The tragedy of the modern university

Jordan Peterson has proposed the creation of an alternative to the modern university that offers free or low-cost education rooted in the true traditions of the liberal humanities, stripped of their post-modern "indoctrination cults." I support this venture. I agree with Peterson's criticisms of the ideological possession of  the shouty professors, who are read by... Continue Reading →

Advertisements

Able Archer 83 and the virtue of human decision making

Over the weekend I read Taylor Downing, 1983: the world at the brink. It gave me new perspectives on the dimly sensed fear of apocalypse that I remember from my youth. In the early 1980s the Cold War rose to a late crescendo as Ronald Reagan poked the Russian bear into vengeful fury. It is... Continue Reading →

A postscript on Utopia

Coincidentally - a word that tricks chance into being fate - I was reading this week Maria Popova's account of Wisława Szymborska's celebration of not knowing. Szymborska said, in her acceptance speech for the Nobel Prize, that it is from the humility of not knowing that inspiration comes - in any profession, not merely writing: "Inspiration... Continue Reading →

Bureaucratic utopianism

Bureaucracy is not meant to be Utopian. After all, is not bureaucracy the home of the conformist, the cynical realists, the domesticator of conflict, the administrator of dreams, the banality of evil? Karl Mannheim wrote in Ideology and Utopia: "The fundamental tendency of all bureaucratic thought is to turn all problems of politics into administration....... Continue Reading →

Poem: Losing my direction

This morning I have posted an old post that was caught in the wordpress software, and begged to be released, on the borderlands of madness. And a fast follow-up - this new poem on losing my direction. Losing my direction The mornings drift away now. Spikes in my hair no more. Seventeen seconds reminds me... Continue Reading →

Borderlands of madness

Demi-fous. Mazeland. Dazeland. Driftland. Incipient lunatics. Hysterics. Neurotics. Carriers of latent brain disease. Neurasthenia. Sufferers of high prevalence disorders. People with shattered nerves. Stressed out kittens. The traumatised. The burnt ones. Melancholics. The worried well. There are so many names designating those who prowl in the borderlands between madness and reason. Some of these names are... Continue Reading →

Renovating the Burning Archive

I have spent the morning renovating the Burning Archive. A new theme changes the look and will feature more posts on the landing page so that you can sample more of my writing. I have also added several pages that gather together the main categories of my writing. My poetry collections features links to the... Continue Reading →

Craft, voice and the fire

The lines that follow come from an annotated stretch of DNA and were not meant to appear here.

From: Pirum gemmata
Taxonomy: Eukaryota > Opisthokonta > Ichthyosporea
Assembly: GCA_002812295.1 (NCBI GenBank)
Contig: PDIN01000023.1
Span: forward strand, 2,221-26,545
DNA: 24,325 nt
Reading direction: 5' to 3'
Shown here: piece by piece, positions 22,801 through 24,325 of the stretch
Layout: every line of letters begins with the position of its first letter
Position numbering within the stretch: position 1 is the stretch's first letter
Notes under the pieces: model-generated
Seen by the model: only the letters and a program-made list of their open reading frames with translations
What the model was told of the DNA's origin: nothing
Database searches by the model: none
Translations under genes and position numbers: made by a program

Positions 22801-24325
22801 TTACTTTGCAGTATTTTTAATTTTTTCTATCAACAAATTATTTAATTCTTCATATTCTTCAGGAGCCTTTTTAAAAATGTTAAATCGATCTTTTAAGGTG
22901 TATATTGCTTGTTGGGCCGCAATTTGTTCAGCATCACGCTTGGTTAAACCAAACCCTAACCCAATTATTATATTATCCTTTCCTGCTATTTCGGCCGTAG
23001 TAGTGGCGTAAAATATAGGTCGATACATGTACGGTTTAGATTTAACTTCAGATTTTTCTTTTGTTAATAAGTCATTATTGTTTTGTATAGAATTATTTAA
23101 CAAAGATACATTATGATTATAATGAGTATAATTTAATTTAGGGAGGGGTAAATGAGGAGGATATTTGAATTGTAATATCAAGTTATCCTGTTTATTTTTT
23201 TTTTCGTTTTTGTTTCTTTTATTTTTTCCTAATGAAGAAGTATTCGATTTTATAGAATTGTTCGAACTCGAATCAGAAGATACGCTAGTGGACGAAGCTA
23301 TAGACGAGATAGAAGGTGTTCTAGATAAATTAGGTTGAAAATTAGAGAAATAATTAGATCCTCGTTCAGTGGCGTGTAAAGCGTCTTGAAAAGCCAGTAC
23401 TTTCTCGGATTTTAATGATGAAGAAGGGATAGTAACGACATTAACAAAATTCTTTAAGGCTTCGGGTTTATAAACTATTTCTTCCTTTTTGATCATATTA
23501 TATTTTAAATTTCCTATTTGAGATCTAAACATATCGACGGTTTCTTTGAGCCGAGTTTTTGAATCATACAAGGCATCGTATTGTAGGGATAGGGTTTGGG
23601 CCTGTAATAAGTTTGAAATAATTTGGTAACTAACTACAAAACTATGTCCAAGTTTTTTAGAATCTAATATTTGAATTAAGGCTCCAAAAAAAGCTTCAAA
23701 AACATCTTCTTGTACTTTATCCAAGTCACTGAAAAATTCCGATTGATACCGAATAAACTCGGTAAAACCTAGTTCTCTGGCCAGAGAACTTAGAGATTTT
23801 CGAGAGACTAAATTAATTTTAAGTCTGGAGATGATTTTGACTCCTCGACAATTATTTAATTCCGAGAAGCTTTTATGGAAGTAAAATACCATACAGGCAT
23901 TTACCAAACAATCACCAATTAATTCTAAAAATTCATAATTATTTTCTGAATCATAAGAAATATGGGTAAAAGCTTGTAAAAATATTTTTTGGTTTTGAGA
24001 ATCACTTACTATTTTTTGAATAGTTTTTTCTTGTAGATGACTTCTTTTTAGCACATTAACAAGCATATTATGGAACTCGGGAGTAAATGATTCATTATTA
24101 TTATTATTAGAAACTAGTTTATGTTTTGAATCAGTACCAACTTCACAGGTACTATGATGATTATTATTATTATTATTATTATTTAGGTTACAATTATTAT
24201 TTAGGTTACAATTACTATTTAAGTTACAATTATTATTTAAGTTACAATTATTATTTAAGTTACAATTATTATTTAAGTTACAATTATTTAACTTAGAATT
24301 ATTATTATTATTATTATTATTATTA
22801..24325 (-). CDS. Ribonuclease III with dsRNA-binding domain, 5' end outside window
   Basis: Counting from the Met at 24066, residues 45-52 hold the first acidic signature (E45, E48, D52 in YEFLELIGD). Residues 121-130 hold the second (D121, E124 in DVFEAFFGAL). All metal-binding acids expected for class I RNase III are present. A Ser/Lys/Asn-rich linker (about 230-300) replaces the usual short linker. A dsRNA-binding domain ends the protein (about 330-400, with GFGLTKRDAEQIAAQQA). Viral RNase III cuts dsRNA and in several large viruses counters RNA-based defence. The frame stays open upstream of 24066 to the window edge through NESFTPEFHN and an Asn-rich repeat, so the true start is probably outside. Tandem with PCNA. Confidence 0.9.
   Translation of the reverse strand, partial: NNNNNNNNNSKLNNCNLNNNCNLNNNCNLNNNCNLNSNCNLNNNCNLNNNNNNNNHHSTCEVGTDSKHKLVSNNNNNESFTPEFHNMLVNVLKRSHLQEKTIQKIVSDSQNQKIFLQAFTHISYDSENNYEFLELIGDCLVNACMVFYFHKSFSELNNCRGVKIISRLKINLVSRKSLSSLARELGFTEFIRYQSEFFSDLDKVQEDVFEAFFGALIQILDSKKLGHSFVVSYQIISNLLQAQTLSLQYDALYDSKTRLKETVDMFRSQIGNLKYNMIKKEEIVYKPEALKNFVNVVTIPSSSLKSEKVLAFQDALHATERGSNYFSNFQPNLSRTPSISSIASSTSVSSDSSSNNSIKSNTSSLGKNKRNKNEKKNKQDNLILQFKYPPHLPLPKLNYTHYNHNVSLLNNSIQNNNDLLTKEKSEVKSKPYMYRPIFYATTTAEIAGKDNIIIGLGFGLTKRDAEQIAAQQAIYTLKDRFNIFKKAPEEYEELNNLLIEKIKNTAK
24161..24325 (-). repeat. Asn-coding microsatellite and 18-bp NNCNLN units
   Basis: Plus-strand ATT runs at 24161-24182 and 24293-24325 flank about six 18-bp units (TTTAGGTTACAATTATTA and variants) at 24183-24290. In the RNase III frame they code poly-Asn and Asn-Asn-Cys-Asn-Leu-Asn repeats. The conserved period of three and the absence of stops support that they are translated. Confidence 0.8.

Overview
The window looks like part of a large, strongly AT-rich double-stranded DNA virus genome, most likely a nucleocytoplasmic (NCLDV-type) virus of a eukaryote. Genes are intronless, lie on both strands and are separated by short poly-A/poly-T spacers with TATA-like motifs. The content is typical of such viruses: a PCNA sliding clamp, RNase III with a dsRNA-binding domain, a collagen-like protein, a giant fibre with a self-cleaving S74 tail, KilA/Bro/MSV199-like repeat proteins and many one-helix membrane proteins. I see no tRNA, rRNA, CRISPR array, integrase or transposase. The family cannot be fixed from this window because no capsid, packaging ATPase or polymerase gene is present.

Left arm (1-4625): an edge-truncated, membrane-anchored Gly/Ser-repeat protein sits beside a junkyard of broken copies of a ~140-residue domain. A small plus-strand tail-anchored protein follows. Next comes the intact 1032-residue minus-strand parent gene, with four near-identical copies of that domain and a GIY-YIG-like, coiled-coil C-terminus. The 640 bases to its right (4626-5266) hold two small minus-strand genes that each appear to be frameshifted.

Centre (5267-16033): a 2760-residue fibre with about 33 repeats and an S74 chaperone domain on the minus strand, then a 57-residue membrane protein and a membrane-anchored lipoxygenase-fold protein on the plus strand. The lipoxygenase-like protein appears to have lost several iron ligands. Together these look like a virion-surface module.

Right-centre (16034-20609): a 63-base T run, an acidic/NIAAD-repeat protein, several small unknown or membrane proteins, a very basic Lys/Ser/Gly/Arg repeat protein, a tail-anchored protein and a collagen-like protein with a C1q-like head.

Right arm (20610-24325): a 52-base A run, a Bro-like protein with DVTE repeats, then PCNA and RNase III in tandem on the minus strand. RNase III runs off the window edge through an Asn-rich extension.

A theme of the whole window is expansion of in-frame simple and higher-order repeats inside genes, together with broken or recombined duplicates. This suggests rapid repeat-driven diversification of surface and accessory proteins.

"We all know poetry isn’t a craft that you can just turn on and off. It has to strike fire somewhere, and truth, maybe unpleasant truth about yourself, may be the thing that does that." Robert Lowell, from a letter quoted in Setting the River on Fire: A Study of Genius, Mania, and Character (2017) by... Continue Reading →

Poem: Snow falls on the suburban plain

Here is a poem that I will before too long include in a collection titled Dr Cogito's Rebellion. Snow falls on the suburban plain. I shelter, wrapped in a library of wool. The prophecies of last winter Stand unproven before me. Was the doom of governments so sure? Did the blood-dimm’d tide swell and fall... Continue Reading →

On the history and meaning of the eight hour day

The story I told in this article still has resonance for me. It was a story about how, even in the apparently material conditions that defined work and industrial conflict, the meaning of events were inseparable from the striving for recognition and the webs of significance that we, culture-making beings, weave through the time of our lives.

The poet in a time of terror

In December 2017 a man in a black SUV drove his car into a group of pedestrians crossing the street outside Flinders Street station in central Melbourne. The incident had occurred less than a year since the Bourke St event, two city blocks away, leading to the deaths of six people, a traumatised city, a... Continue Reading →

The collapsing new buildings of government

"In truth, the problem of declining trust in political institutions, is better conceived as the collapse of authority of the new nomenklatura in liberal democracies. And that, I hypothesise, has its roots in the disintegration of the civic cultures that these elites attempt to govern." from The Burning Archive (22 April 2018) My apologies for quoting from my own... Continue Reading →

Blog at WordPress.com.

Up ↑